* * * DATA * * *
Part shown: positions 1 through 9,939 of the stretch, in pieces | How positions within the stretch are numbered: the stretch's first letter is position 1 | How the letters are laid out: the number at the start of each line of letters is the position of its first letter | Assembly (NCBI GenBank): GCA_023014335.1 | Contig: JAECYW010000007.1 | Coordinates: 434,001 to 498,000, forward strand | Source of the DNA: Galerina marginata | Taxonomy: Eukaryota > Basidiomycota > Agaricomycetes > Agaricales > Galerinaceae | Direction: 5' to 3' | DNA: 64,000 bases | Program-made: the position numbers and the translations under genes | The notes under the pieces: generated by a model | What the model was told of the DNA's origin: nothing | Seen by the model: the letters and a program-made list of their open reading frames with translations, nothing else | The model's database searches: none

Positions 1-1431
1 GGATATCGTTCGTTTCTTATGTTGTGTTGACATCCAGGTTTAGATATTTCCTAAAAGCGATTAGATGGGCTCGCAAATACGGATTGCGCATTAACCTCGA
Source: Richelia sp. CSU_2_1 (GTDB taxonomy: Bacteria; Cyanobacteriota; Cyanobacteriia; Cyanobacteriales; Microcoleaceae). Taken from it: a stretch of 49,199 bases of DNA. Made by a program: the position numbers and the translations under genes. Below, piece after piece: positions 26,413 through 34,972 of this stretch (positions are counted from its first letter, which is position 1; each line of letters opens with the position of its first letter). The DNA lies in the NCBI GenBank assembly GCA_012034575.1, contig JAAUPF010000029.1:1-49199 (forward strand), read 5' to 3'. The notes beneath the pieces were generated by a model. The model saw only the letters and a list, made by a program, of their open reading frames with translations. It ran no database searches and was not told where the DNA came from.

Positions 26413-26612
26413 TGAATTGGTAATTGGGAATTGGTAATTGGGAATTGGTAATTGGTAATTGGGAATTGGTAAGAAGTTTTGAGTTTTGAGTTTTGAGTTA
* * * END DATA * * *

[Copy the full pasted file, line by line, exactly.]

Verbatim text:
Part shown: positions 1 through 9,939 of the stretch, in pieces | How positions within the stretch are numbered: the stretch's first letter is position 1 | How the letters are laid out: the number at the start of each line of letters is the position of its first letter | Assembly (NCBI GenBank): GCA_023014335.1 | Contig: JAECYW010000007.1 | Coordinates: 434,001 to 498,000, forward strand | Source of the DNA: Galerina marginata | Taxonomy: Eukaryota > Basidiomycota > Agaricomycetes > Agaricales > Galerinaceae | Direction: 5' to 3' | DNA: 64,000 bases | Program-made: the position numbers and the translations under genes | The notes under the pieces: generated by a model | What the model was told of the DNA's origin: nothing | Seen by the model: the letters and a program-made list of their open reading frames with translations, nothing else | The model's database searches: none

Positions 1-1431
1 GGATATCGTTCGTTTCTTATGTTGTGTTGACATCCAGGTTTAGATATTTCCTAAAAGCGATTAGATGGGCTCGCAAATACGGATTGCGCATTAACCTCGA
Source: Richelia sp. CSU_2_1 (GTDB taxonomy: Bacteria; Cyanobacteriota; Cyanobacteriia; Cyanobacteriales; Microcoleaceae). Taken from it: a stretch of 49,199 bases of DNA. Made by a program: the position numbers and the translations under genes. Below, piece after piece: positions 26,413 through 34,972 of this stretch (positions are counted from its first letter, which is position 1; each line of letters opens with the position of its first letter). The DNA lies in the NCBI GenBank assembly GCA_012034575.1, contig JAAUPF010000029.1:1-49199 (forward strand), read 5' to 3'. The notes beneath the pieces were generated by a model. The model saw only the letters and a list, made by a program, of their open reading frames with translations. It ran no database searches and was not told where the DNA came from.

Positions 26413-26612
26413 TGAATTGGTAATTGGGAATTGGTAATTGGGAATTGGTAATTGGTAATTGGGAATTGGTAAGAAGTTTTGAGTTTTGAGTTTTGAGTTA